Mammalian HBXIP is a conserved ~18 kDa protein of unclear function, which was originally identified because of its interaction with HBx, and it is located at human chromosome 1p13.3 . HBXIP sequences are well conserved among mammalian species, with close orthologs found in all vertebrate species where sequence data exists thus far. Overexpression of HBXIP suppresses hepatitis B virus replication in HepG2 cells, in addition to suppressing the transactivation phenotype of HBx . Recent evidence has shown that viral HBx dysregulates the function of cellular HBXIP, causing excessive centrosome production and multipolar mitotic spindles that lead to chromosome segregation defects, thereby creating genetic instability, which is a hallmark of malignancy .
Increasing evidence indicates that HBXIP is associated with the regulation of cell proliferation . Moreover, high HBXIP expression has been observed in some cancers. Wang F et al.’s findings indicate that one of the functions of HBXIP involves proliferation regulation in cancer cell lines and in the normal liver cell line, which is related to cell-cycle transition through checkpoint controls at the G0/G1 or G2/M phases and the downregulation of p27 . Li H et al. also found that highly expressed HBXIP accelerates the MDM2-mediated degradation of p53 in breast cancer through modulating the feedback loop of MDM2/p53, resulting in the fast growth of breast cancer cells . Li Y et al. have reported that HBXIP promotes the migration of breast cancer cells through increasing filopodia formation involving MEKK2/ERK1/2/Capn4 signaling . Xu F et al. found that HBXIP promoted the proliferation of breast cancer cells, resulting in the increase of S-phase cells, through upregulating Skp2 via activating transcription factor E2F1 . Importantly, they also reported that HBXIP was able to stimulate the activity of the Skp2 promoter via transcription factor Sp1 thus promoting the migration of ovarian cancer cells .
Accumulating evidence demonstrates that glucose metabolism reprogramming and abnormal lipid metabolism are hallmarks of tumorigenesis. In breast cancer, HBXIP can enhance glucose metabolism reprogramming through suppressing SCO2 and PDHA1. It also contributes to abnormal lipid metabolism through LXRs/SREBP-1c/FAS signaling [21, 22]. These findings indicate that HBXIP can be used as a co-activator of transcription factors to upregulate many genes in the development of cancer. However, the molecular mechanism of HBXIP-mediated promotion of tumor proliferation is still unclear; so far, no association of HBXIP expression with the clinicopathological factors in ovarian cancer patients has been reported.
In this study, we incorporated staining intensity and percentage of positive tumor cells for the scoring of HBXIP expression. Our reported results are similar to the trends reported in the literature. Xu’s data showed that the positive expression rate of HBXIP was 75% (60/80) in clinical ovarian cancer tissue samples . Similar to Xu’s studies, our study also indicated that HBXIP staining was predominantly present in ovarian cancer tissue but not the adjacent normal ovarian tissues/non-cancerous tissues . However, they did not analysis the relationship between HBXIP expression and clinicopathological features. In our study, we found that staining of HBXIP was localized in both cytoplasm and nucleus but mainly in the cytoplasm, and these observations were consistent with our IF staining results in SKOV-3 ovarian cancer cells. Moreover, HBXIP expression was found to be related to the histological grade and clinical stage in the 120 ovarian cancer patients. Here, we also found that the patients with high HBXIP expression had lower OS than those with low HBXIP expression, as determined using the Kaplan-Meier method. Moreover, the Cox regression analysis showed that HBXIP was an independent prognostic factor for OS, along with tumor clinical stage.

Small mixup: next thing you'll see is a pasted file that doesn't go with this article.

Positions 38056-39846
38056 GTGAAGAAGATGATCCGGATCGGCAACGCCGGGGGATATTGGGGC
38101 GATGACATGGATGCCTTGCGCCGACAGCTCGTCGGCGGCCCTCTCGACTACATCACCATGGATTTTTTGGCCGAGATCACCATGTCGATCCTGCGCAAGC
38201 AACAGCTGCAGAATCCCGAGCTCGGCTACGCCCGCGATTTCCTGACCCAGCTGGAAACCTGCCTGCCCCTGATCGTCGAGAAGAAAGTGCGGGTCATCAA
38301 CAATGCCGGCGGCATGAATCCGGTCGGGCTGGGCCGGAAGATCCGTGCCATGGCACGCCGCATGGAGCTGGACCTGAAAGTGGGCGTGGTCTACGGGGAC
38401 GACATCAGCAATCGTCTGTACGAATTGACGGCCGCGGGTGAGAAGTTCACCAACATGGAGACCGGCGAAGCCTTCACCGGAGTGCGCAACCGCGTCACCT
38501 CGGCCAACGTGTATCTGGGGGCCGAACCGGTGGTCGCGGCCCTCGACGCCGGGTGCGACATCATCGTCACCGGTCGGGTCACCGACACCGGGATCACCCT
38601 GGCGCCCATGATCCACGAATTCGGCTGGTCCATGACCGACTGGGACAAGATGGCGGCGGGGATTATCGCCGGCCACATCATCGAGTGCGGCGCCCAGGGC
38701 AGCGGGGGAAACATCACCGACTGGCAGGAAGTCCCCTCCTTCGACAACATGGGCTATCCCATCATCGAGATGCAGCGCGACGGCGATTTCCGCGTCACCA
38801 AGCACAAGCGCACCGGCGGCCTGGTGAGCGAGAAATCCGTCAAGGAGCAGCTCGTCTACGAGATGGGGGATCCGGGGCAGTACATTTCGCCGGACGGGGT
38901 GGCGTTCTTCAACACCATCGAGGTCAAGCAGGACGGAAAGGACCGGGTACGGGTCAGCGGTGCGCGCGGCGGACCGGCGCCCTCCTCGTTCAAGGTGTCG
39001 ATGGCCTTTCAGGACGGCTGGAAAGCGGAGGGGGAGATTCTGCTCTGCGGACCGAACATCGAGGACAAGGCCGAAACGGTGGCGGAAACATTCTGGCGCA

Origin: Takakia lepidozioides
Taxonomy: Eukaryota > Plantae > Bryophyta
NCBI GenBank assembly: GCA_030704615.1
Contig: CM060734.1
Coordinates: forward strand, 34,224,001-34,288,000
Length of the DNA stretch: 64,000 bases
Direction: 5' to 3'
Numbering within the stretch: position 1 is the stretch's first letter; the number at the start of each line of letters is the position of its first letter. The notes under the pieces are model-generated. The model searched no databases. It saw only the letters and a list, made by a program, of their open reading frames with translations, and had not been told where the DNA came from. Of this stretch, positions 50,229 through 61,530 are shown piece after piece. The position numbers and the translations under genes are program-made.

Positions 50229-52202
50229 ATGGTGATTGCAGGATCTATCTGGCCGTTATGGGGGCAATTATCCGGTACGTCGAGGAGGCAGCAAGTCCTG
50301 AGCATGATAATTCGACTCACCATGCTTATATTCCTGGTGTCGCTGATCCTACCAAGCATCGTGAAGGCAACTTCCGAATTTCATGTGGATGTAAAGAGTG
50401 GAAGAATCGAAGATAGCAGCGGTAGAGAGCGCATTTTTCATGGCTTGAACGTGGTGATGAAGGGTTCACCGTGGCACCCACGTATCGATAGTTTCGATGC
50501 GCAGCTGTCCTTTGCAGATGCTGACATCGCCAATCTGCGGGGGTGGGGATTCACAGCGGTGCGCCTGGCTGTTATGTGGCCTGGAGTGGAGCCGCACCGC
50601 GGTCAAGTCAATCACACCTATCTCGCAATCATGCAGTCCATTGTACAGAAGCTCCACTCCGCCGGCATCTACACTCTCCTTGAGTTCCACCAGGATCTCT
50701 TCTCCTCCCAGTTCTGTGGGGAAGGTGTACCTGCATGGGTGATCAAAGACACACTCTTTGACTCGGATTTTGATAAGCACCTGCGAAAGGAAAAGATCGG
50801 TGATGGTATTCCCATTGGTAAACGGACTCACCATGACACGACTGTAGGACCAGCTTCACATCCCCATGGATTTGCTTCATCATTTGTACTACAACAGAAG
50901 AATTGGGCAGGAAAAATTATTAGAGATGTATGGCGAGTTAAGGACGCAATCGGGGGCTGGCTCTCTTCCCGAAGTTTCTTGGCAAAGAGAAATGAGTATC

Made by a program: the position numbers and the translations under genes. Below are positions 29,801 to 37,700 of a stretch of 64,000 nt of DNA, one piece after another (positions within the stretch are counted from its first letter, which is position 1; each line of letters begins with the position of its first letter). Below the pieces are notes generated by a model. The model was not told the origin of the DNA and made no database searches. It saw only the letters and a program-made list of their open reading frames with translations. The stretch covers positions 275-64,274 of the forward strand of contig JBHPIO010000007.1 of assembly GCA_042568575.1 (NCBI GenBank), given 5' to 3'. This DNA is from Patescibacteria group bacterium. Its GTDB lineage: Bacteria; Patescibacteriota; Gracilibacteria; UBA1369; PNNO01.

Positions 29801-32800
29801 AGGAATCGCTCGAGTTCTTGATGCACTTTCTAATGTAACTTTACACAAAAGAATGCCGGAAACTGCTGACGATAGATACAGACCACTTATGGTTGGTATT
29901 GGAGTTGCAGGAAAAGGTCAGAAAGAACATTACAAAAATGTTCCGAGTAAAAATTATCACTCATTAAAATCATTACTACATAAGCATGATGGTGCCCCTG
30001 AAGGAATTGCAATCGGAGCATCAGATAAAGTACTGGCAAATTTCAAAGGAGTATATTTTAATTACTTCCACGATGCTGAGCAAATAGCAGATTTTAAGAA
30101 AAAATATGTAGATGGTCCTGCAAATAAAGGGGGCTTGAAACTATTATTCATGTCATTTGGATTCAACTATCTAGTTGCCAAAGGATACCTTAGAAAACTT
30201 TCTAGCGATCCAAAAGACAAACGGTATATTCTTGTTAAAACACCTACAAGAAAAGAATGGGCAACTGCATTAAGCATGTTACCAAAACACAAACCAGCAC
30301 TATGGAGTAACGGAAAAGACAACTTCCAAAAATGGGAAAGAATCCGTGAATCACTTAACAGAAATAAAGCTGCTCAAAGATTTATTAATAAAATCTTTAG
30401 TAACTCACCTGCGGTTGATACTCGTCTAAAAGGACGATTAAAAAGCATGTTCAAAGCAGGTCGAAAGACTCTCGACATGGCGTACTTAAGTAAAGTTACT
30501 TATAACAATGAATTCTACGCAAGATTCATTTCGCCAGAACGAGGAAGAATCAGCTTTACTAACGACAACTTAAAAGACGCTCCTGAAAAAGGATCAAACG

These statistics indicated that HBXIP is an important biomarker for the detection of ovarian cancer. It is well known that ovarian cancer is the most lethal malignant tumor in gynecology. The diagnosis usually occurs in the late stage, with a 5-years survival rate of less than 30% . The incidence of ovarian cancer is increasing year by year, and a large amount of data verify that there is a clear relationship between the prognosis of ovarian cancer and early detection. Early diagnosis of ovarian cancer is the primary measure that needs to be taken to reduce the mortality rate; therefore, in the field of gynecologic oncology, the screening of ovarian cancer is of great interest. In this study, we postulate that HBXIP may be used as a tumor marker, combined with clinical symptoms and signs, to detect high-risk groups and to improve the early clinical diagnosis of ovarian cancer, which may be have distinct value.
To summarize, our study provides evidence that high HBXIP expression is correlated with the development of ovarian cancer. This is the first study evaluating the relationship between HBXIP expression and clinicopathological features of ovarian cancer patients, and it is of great significance to screening and targeted therapy of ovarian cancer.
Mammalian hepatitis B X-interacting protein
We would like to thank the support of the National Natural Science Foundation of China.
This study was supported by grants from the National Natural Science Foundation of China (No. 31360269, 31301065, 31560312).
Availability of data and materials
All data generated or analyzed during this study are included in this article and its Additional file 1.
Conception and design: SL, ZL. Development of methodology: YW, JS, SC, NL, TJ, SL, ZL. Analysis and interpretation of data: YW, SC, NL. Writing, review, and/or revision of the manuscript: YW, JS, SL, ZL. Administrative, technical, or material support: TJ, SL, ZL. All authors read and approved the final manuscript.
The authors declare that they have no competing interests.
Consent for publication
All authors read and approved the manuscript.
Ethics approval and consent to participate
This research complied with the Helsinki Declaration and was approved by the Human Ethics Committee and the Research Ethics Committee of Yanbian University Medical College.